By Seth Daniel
City officials are raving over the new FBI building, just in very uncertain terms.
As the new FBI building prepares to change hands from the developer to the federal government in the near future, City officials late last week were able to embark on their own journey into the building that rises higher than any other in the City.
Officials weren’t allowed to speak about what specifically they saw inside, but eight of the 11 councillors and City Manager Tom Ambrosino took the two-hour tour and said it was a great project. The consensus was the views were amazing, the technology top-of-the line, and there will likely be a lot of opportunities to grab business from the 500 estimated employees that will be coming to work there daily.
“This is a milestone, but there are still some things left to do,” said Patricia Simboli of ACS Development, which has developed the highly-specialized building…This is the development of a lifetime – emotionally, financially and physically. It has taken 10 years to complete this and that is something unheard of in this city. It’s exciting in so many ways and in time we’ll understand how special it is for the city and what a tremendous impact it will have…There was no money spared on the design. We could have built something more cookie cutter. We wanted something special and this sets a new standard for design and construction in the city.”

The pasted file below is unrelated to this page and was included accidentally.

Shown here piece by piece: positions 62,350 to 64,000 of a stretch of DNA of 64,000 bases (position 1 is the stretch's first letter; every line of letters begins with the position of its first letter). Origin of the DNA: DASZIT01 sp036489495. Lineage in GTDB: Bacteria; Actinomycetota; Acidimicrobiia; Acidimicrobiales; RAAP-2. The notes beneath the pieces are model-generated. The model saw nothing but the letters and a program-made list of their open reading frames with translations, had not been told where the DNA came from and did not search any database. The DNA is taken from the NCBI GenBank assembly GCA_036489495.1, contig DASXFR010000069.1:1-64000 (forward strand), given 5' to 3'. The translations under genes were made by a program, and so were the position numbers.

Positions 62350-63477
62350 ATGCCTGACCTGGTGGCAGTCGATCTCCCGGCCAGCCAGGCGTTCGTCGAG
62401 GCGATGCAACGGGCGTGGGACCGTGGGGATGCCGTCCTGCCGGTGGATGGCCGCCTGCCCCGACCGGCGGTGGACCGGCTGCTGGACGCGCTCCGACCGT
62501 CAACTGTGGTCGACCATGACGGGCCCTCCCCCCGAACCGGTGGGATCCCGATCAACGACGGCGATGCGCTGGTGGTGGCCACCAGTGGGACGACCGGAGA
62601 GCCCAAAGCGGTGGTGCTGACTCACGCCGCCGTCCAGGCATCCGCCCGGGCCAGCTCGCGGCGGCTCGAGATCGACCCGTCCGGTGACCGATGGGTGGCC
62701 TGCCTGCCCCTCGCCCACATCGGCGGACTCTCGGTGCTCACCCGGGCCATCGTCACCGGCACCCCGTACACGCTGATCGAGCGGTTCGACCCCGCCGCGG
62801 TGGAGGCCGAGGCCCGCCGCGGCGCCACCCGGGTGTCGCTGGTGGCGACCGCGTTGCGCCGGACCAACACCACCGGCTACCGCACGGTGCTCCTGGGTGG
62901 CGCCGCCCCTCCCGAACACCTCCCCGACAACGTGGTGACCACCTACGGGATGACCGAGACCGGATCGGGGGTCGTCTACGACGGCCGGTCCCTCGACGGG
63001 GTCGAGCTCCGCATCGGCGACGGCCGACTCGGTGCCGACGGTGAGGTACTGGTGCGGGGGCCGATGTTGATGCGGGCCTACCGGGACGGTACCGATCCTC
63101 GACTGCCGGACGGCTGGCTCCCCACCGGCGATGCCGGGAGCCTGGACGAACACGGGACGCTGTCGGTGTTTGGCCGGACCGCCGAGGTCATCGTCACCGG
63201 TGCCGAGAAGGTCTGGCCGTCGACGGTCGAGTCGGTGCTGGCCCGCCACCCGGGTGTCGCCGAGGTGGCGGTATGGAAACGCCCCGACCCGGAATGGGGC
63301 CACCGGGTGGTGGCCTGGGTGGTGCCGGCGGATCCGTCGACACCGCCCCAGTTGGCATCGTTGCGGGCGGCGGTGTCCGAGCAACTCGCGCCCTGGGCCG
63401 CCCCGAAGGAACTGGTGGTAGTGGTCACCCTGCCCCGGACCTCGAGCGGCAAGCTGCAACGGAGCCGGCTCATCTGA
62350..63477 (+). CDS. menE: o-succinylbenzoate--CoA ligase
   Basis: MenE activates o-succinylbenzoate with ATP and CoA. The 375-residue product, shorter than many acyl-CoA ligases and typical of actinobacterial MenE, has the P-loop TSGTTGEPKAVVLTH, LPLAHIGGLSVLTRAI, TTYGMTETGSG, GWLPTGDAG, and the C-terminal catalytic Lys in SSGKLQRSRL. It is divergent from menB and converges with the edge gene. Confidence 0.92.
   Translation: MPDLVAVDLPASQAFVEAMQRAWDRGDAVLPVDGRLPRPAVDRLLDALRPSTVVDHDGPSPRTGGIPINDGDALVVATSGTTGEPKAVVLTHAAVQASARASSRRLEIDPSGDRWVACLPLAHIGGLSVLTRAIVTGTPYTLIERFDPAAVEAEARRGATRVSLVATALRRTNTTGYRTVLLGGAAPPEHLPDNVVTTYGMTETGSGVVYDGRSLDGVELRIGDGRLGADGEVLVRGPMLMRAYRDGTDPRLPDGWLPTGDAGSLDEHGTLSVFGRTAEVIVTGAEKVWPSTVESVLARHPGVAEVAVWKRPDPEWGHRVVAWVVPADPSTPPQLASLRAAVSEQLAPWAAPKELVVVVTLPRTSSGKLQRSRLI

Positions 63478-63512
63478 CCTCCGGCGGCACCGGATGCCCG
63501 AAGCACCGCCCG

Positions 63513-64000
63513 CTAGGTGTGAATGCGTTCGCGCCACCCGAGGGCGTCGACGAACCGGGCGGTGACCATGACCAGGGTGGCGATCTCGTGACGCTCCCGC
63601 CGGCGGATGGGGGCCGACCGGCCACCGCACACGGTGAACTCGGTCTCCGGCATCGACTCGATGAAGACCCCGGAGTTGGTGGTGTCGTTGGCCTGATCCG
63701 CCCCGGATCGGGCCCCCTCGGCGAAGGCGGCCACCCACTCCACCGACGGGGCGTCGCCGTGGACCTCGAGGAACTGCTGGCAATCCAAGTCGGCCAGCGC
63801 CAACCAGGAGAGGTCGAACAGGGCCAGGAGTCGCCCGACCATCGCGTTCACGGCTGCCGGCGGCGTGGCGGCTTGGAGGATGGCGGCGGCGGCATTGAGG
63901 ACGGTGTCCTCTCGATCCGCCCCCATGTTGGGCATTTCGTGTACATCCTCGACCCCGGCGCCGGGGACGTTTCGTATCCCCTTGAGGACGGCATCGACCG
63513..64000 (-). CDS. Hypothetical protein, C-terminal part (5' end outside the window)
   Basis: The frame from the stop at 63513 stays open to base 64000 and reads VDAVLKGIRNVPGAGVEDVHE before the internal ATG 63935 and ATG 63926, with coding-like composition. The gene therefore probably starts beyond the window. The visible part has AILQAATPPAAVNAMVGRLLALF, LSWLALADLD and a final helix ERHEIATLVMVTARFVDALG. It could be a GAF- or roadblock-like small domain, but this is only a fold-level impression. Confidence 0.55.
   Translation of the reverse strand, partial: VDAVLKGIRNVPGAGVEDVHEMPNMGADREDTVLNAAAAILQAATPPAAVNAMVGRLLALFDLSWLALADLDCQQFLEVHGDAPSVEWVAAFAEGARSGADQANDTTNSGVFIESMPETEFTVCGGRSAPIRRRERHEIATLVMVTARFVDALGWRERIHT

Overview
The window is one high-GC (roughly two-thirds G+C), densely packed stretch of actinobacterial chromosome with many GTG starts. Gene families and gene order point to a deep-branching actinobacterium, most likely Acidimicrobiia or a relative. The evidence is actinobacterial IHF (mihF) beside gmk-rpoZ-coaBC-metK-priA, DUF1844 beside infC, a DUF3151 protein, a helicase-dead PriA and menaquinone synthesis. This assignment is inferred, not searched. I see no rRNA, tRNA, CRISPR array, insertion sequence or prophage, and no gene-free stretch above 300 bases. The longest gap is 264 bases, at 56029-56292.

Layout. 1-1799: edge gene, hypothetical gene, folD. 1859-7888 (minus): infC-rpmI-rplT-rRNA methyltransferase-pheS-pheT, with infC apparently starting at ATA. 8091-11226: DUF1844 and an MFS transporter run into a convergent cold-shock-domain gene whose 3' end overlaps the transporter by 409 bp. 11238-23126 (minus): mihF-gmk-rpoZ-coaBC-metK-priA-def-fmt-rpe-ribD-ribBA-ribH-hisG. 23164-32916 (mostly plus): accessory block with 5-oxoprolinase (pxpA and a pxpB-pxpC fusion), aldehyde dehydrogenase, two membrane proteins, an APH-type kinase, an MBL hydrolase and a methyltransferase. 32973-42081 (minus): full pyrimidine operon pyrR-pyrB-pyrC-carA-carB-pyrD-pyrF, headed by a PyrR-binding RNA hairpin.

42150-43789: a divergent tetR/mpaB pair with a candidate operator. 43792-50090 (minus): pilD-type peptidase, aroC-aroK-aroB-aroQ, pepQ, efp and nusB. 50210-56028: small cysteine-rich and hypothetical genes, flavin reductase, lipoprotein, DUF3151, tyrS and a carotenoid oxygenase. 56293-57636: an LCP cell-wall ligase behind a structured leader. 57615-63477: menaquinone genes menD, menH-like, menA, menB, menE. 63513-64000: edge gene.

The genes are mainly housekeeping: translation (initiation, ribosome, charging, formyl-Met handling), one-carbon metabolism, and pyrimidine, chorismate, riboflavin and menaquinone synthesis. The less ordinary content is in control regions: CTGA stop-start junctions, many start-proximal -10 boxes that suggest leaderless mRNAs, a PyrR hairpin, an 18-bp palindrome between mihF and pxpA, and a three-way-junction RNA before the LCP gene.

She pointed out that it took three years to secure the contract from the government, three years to wade through litigation regarding that award and three years to design and construct the building.
It is now the tallest building in Chelsea, eclipsing Broadway Glen by several stories.
City Manager Tom Ambrosino said there are business opportunities, as well as the prestige of having such an important regional agency in the city.
“I expect it to be a real positive for the city,” he said, pointing to the positive relationships that have already been built between the Chelsea Police and the local FBI office. It’s a beautiful building and well-designed. I think the FBI is going to be happy there…I also think the nearby businesses will experience an increase in traffic and foot traffic. That’s 500 employees there that weren’t there before.”
That was also pointed out by Councillor Roy Avellaneda, who said that while he couldn’t talk about the technology or the infrastructure – he could point out that there was no cafeteria.
“I thought it was important to note that they don’t have a cafeteria in the building,” he said. “They have a coffee shop, but no cafeteria. That will tend to drive a lot of employees to shop locally when looking for a bite to eat. It’s going to be great or all the businesses there.”
Councillor Matt Frank was very excited also about the tour on Thursday, Oct. 20, and he believed it would take an area that is already on the upswing.
“That’s a building that I think will revolutionize Everett Avenue,” he said.
Councillor Leo Robinson agreed.
“The tour was excellent,” he said. “It’s a very important building and we’re lucky to have it here in our city. The building is going to be a city changer.”
Simboli said she was glad to have the Council and the city manager come for the tour.
“We were very happy to have them here,” she said. “We had eight of the 11 councillors. That was very encouraging to us. The Council had a lot of interesting questions and gave a considerable amount of their time.”